As I’ve mentioned before, the whole exo-structure of the tube was covered in almost sixty feet of concrete; this is no longer true. The cement was from the Forties, so when the Level Six hit it, it just kind of, well, exploded. Everything in a three-block radius is covered in thin white powder.

When I blow something up, I blow it up real good.

The whole area is blocked off with yellow caution tape and police cruisers. There isn’t much activity; a couple of blue-suits hanging out on the hoods of their cars, eating donuts and holding back the crowds.

And hoo-boy, are there crowds.

See, me not paying attention to the news is coming around to bite me in the ass. Seems I’ve picked up a bit of a cult following ever since Robertson’s article in the Bugle. Mostly sad sacks, the same type of people who became fascinated with Moon Knight when he first showed up.

You know: nerdy types, living alone. The girls have lots of cats and stories about their imaginary love affairs with Johnny Storm, the guys have lots of posters of girls and a fast internet connection.

But there sure are a lot of them. I suppose that’s what caught me off guard.

Ever since someone in the Bar With No Name uptown leaked that I was responsible for the chaos by the Brooklyn Bridge, the crowd by the wreckage of the Tube has been growing. They’ve got signs that say “THE SHOCKER WILL NOT DIE” and “SCHULTZ IS GOD.” They’ve got yellow and brown quilt-pattern T-shirts. They’ve got Shocker plush dolls.

They’ve got the ability to make me feel super-humanly uncomfortable.

Marty and Aleksei, however, are loving every second of it; Marty is doing little fly-bys over the crowd in the Crimson Dynamo armor, and Aleksei is just standing there grinning and letting everyone hug him. Felicia is down ahead of us, expertly picking her way through the disaster area. She insisted on putting on a “repair worker” disguise before we came out, maybe to avoid attention, but of course, with Felicia, any kind of disguise is just a waste of time. She’s disguised as a librarian? World’s Hottest Librarian. She’s disguised as a plumber? World’s Hottest Plumber. It’s all pretty circular when it comes to her.

So you’re probably wondering, how was sex with Felicia?

Keep wondering.


What happened in the shower, on the bathroom floor, on the carpet and in the bed is between me, Felicia and God. And possibly Tony Stark; it wouldn’t be a terribly big surprise to me if he or one of his guys was watching in.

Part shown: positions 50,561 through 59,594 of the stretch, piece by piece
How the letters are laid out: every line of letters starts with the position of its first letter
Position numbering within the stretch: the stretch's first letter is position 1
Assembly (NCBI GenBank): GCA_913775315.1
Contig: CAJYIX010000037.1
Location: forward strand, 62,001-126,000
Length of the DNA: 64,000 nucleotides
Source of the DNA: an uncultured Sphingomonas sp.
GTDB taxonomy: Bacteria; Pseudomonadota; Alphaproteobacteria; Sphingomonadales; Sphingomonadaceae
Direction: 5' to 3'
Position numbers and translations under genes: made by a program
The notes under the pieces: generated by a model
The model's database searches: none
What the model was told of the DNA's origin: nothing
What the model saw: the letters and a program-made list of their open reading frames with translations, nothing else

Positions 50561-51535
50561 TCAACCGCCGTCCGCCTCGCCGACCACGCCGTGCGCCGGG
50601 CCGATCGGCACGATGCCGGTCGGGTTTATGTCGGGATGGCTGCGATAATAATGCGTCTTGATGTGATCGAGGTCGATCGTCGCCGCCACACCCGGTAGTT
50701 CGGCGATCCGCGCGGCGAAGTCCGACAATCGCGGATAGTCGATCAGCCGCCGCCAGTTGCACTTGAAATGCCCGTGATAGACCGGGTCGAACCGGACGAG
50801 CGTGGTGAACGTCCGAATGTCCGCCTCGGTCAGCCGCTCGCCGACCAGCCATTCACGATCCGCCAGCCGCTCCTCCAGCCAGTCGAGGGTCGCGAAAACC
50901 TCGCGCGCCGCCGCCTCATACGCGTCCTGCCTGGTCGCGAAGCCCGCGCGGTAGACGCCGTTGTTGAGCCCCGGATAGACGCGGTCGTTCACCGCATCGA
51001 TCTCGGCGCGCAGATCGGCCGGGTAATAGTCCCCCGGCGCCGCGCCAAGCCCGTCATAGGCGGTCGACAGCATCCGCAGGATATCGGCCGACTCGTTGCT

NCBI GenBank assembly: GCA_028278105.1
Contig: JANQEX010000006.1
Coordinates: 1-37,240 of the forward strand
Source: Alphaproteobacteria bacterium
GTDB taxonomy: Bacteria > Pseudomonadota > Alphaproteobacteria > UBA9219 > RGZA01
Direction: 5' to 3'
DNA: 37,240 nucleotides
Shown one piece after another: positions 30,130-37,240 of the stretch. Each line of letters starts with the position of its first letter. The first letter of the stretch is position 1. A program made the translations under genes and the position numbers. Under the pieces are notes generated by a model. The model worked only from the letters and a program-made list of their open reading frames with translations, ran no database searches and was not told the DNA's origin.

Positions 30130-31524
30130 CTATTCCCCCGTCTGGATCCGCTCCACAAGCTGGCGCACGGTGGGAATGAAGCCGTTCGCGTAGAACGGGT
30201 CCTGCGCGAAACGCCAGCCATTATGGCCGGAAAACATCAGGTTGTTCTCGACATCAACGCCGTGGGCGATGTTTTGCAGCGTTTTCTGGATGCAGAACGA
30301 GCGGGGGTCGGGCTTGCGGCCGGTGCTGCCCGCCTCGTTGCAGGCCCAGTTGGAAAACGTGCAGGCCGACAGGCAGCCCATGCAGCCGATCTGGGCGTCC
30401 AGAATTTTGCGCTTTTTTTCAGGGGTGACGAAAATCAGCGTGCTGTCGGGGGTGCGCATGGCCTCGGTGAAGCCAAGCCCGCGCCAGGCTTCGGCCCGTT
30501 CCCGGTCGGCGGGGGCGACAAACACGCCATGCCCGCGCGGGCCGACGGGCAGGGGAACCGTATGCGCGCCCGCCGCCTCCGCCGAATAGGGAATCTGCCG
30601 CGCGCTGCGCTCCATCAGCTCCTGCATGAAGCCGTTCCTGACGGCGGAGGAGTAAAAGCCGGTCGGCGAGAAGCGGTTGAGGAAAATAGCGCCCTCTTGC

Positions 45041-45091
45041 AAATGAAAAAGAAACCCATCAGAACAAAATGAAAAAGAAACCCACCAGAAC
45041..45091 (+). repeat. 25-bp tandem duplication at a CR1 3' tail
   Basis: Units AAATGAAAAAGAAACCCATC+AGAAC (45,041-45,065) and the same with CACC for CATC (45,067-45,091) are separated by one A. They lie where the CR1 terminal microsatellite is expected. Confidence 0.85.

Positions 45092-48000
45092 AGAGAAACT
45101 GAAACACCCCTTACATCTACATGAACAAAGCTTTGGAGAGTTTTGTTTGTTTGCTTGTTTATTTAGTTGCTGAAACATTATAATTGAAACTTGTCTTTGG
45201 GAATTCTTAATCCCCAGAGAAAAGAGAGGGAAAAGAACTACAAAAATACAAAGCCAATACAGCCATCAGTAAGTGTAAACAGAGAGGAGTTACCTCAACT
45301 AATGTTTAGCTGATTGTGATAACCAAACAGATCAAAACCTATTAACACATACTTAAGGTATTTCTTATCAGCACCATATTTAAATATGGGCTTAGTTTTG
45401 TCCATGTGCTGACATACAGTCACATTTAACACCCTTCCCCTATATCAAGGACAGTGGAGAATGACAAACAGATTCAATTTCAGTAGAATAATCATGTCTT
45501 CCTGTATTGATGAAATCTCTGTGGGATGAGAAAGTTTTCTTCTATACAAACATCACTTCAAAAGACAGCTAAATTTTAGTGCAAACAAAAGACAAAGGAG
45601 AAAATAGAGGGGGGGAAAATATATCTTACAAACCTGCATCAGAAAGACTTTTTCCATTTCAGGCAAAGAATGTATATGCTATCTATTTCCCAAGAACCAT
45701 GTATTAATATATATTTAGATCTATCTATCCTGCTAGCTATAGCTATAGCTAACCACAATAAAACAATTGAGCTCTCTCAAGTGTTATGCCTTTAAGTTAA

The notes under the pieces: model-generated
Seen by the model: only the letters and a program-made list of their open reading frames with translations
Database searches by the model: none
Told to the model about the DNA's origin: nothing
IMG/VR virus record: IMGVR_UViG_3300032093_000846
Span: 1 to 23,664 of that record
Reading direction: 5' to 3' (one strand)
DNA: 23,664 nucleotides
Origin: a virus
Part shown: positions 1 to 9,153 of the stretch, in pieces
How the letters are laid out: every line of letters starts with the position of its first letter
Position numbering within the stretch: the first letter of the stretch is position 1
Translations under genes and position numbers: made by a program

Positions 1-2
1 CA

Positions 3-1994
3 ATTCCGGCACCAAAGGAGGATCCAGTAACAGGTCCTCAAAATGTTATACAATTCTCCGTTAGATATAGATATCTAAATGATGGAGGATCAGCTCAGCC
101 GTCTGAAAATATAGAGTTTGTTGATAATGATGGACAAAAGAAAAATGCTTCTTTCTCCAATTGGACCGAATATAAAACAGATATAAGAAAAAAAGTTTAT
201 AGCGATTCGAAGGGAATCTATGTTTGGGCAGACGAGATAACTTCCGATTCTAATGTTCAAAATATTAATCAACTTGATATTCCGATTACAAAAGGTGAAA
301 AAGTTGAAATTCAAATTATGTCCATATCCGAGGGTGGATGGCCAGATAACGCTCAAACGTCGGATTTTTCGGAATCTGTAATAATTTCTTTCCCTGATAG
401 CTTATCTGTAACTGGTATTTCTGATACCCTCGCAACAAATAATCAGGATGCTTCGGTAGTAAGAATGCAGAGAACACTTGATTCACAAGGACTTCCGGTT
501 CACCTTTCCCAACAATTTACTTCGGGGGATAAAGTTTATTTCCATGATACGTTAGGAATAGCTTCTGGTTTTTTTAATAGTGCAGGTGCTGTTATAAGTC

Then again, I sort of like that. Is that sick? It’s just that when Felicia drops me like a hot potato for someone more interesting once all this conspiracy stuff blows over, it’s nice to know that there’s someone out there who knows that I did, in fact, have incredible sex with the most beautiful woman in New York, and possibly the world.

Yeah. Maybe that is a little sick.

But I could care less.

Reed Richards gave me his little intelligence test-deal this morning, and I have to say, it wasn’t nearly as bad as I imagined. He put this big, silly helmet deal on my head, and then gave me the six standard five-hundred-question multiple-choice tests they give to SHIELD Agents: Mathematics, Engineering, English, Logic, Physics.

Then things got a little strange. He started giving me these random spoken questions about theoretical physics, quantum physics, string theory, all sorts of random shit like that, and the whole time he’s grinning at me like a madman; I’m not sure if he was aware of it, but he was stretching his lips, jaw and teeth wider and wider, so his face had devolved into this terrifying insane clown configuration. I was a little bit weirded out, but I kept my cool.

Then came a series of reading comprehension tests, a few basic doctor’s-office reflex tests, and finally a simple and strange question.

“Do you consider yourself smarter than the people around you?”

There’s a silence.

“Not smarter, exactly …” I start, but then falter. “Not smarter. Just … different.”

“Different?” Reed says, leaning his chin on his palm. “How so?”

“Well … yes, then. Yes. I’m smarter.”

Reed nods, and then sends me upstairs for breakfast with Felicia and Aleksei.

“I’m just saying, Herman, you can’t be down on yourself forever.” Felicia picks one of the blue berries up off her waffle and pops it into her mouth. “I mean, once they show that you’re super-smart on that test you took, it’s going to be kind of hard for you to do your ‘Aw, I’m just a stupid thug’ routine.”